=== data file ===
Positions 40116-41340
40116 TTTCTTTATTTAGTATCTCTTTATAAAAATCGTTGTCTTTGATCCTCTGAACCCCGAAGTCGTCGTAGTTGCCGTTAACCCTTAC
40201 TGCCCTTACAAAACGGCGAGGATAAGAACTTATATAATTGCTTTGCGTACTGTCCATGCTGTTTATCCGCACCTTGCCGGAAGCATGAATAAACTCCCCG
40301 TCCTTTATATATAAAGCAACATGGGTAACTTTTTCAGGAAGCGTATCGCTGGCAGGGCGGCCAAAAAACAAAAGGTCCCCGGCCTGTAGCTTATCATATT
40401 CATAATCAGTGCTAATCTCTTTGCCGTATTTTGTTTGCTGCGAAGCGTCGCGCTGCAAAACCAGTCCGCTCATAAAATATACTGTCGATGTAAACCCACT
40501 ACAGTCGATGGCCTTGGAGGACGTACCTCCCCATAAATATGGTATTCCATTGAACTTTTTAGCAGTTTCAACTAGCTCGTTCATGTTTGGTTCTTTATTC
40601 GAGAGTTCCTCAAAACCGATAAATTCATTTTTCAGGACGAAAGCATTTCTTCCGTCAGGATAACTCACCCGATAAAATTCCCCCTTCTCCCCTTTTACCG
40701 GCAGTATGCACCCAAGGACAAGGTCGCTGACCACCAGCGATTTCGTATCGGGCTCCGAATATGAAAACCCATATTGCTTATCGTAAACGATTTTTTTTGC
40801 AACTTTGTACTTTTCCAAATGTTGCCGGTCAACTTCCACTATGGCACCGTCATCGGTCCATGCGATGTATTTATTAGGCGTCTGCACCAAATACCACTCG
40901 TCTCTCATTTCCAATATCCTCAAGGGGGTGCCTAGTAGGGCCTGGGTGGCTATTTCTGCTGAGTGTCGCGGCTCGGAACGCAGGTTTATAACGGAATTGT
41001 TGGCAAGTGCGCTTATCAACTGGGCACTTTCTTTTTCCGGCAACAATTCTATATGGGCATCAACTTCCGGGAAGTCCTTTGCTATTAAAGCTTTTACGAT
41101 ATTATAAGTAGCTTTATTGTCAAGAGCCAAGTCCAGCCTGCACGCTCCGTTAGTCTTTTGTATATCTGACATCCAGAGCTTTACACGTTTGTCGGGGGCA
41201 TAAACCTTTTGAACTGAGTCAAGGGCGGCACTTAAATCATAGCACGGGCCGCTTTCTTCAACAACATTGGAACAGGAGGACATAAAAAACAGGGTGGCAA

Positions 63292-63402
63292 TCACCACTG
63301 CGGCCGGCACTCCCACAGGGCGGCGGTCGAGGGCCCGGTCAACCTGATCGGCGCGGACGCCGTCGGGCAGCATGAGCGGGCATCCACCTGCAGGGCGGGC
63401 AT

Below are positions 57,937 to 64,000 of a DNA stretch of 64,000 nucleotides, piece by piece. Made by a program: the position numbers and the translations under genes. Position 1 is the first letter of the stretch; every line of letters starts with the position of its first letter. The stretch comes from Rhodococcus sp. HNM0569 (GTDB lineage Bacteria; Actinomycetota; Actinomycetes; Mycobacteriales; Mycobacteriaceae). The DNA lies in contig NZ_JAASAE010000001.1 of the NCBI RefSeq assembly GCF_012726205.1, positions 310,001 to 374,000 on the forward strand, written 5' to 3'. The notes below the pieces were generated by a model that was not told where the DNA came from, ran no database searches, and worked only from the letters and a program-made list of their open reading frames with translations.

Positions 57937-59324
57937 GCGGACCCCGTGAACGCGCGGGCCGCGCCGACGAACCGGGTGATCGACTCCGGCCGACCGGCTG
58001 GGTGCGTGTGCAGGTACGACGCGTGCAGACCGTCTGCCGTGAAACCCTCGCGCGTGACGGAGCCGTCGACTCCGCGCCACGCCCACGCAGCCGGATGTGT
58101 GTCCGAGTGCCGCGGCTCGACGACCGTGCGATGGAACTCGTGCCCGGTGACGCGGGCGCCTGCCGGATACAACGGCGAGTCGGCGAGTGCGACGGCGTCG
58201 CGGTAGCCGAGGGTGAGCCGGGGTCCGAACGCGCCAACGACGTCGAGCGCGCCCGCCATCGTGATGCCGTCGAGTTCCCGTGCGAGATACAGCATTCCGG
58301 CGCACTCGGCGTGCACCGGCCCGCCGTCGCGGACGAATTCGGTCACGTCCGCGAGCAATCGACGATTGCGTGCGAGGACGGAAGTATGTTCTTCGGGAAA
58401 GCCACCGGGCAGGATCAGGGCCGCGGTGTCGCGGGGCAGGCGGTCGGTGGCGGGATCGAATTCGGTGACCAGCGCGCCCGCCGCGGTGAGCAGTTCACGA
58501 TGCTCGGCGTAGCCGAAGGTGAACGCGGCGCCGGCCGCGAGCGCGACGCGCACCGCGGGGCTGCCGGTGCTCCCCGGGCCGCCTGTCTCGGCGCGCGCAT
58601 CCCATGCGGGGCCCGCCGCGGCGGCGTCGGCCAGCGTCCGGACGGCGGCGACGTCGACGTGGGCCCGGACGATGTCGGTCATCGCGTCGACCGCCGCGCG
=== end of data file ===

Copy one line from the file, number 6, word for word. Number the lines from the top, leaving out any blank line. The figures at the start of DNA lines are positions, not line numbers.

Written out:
40501 ACAGTCGATGGCCTTGGAGGACGTACCTCCCCATAAATATGGTATTCCATTGAACTTTTTAGCAGTTTCAACTAGCTCGTTCATGTTTGGTTCTTTATTC